A comparative study to evaluate natural attenuation, mycoaugmentation, phytoremediation, and microbial-assisted phytoremediation strategies for the bioremediation of an aged PAH-polluted soil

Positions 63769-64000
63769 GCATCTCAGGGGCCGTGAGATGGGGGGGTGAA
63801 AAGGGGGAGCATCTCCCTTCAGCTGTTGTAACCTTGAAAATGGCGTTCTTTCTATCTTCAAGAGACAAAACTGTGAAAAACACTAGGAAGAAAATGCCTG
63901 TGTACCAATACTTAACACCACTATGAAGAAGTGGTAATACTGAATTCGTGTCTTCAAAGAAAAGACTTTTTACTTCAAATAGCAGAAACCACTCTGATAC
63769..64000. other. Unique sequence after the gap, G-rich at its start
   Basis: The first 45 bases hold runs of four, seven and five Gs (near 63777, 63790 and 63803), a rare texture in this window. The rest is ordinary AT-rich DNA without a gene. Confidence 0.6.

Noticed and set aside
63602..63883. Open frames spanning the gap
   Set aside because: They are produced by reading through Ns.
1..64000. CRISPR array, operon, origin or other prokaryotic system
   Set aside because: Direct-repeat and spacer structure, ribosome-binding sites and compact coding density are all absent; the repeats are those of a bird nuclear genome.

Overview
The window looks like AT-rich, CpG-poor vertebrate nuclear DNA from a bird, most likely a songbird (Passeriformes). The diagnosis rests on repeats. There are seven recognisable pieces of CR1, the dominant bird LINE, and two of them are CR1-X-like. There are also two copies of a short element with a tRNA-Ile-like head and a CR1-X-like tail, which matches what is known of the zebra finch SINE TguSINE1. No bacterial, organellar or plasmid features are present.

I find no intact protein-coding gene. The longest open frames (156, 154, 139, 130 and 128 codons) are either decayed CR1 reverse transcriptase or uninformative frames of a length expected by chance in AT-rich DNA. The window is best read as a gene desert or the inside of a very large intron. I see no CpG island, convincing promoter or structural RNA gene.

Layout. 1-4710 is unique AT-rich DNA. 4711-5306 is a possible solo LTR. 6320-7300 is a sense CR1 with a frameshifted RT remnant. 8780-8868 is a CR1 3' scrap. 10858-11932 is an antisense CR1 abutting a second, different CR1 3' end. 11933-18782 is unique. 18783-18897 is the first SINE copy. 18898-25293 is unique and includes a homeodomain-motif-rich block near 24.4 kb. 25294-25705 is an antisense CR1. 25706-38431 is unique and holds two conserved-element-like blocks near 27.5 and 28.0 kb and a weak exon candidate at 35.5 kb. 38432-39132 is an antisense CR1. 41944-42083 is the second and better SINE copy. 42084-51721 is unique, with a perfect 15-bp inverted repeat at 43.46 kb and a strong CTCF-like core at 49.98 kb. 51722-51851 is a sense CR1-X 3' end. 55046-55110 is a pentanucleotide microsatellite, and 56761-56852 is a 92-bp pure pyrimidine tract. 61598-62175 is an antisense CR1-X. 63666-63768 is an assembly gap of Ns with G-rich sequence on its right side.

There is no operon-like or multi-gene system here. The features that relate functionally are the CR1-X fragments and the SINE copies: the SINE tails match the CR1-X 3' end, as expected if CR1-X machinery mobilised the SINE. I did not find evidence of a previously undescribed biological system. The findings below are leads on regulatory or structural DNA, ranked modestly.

Abstract Biological treatments are considered an environmentally option to clean-up polluted soil with polycyclic aromatic hydrocarbons (PAHs). A pot experiment was conducted to comparatively evaluate four different strategies, including natural attenuation (NA), mycoaugmentation (M) by using Crucibulum leave , phytoremediation (P) using maize plants, and microbial-assisted phytoremediation (MAP) for the bioremediation of an aged PAH-polluted soil at 180 days. The P treatment had higher affinity degrading 2–3 and 4 ring compounds than NA and M treatments, respectively. However, M and P treatments were more efficient in regards to naphthalene, indeno[ l ,2,3- c , d ]pyrene and benzo[ g , h , i ]perylene degradation respect to NA. However, 4, 5–6 rings undergo a strong decline during the microbe-assisted phytoremediation, being the treatment which determined the highest rates of PAHs degradation. Sixteen PAH compounds, except fluorene and dibenzo[ a , h ]anthracene, were found in maize roots, whereas the naphthalene, phenanthrene, anthracene, fluoranthene, and pyrene were accumulated in the shoots, in both P and MAP treatments. However, higher PAH content in maize biomass was achieved during the MAP treatment respect to P treatment. The bioconversion and translocation factors were less than 1, indicating that phystabilization/phytodegradation processes occurred rather than phytoextraction. The microbial biomass, activity and ergosterol content were significantly boosted in the MAP treatment respect to the other treatments at 180 days. Ours results demonstrated that maize- C. laeve association was the most profitable technique for the treatment of an aged PAH-polluted soil when compared to other bioremediation approaches. Highlights Different bioremediation approaches on aged PAH-polluted soil have been tested. Best PAH degradation rates were achieved in microbial-assisted phytoremediation. An antagonistic effect was exerted by the resident soil microbiota towards Crucibulum laeve growth. Maize- C. laeve interaction promoted phytostabilization/rhizodegradation processes. Autochthonous soil microbiota was boosted during the microbial-assisted phytoremediation. Graphical abstract [DISPLAY OMISSION]
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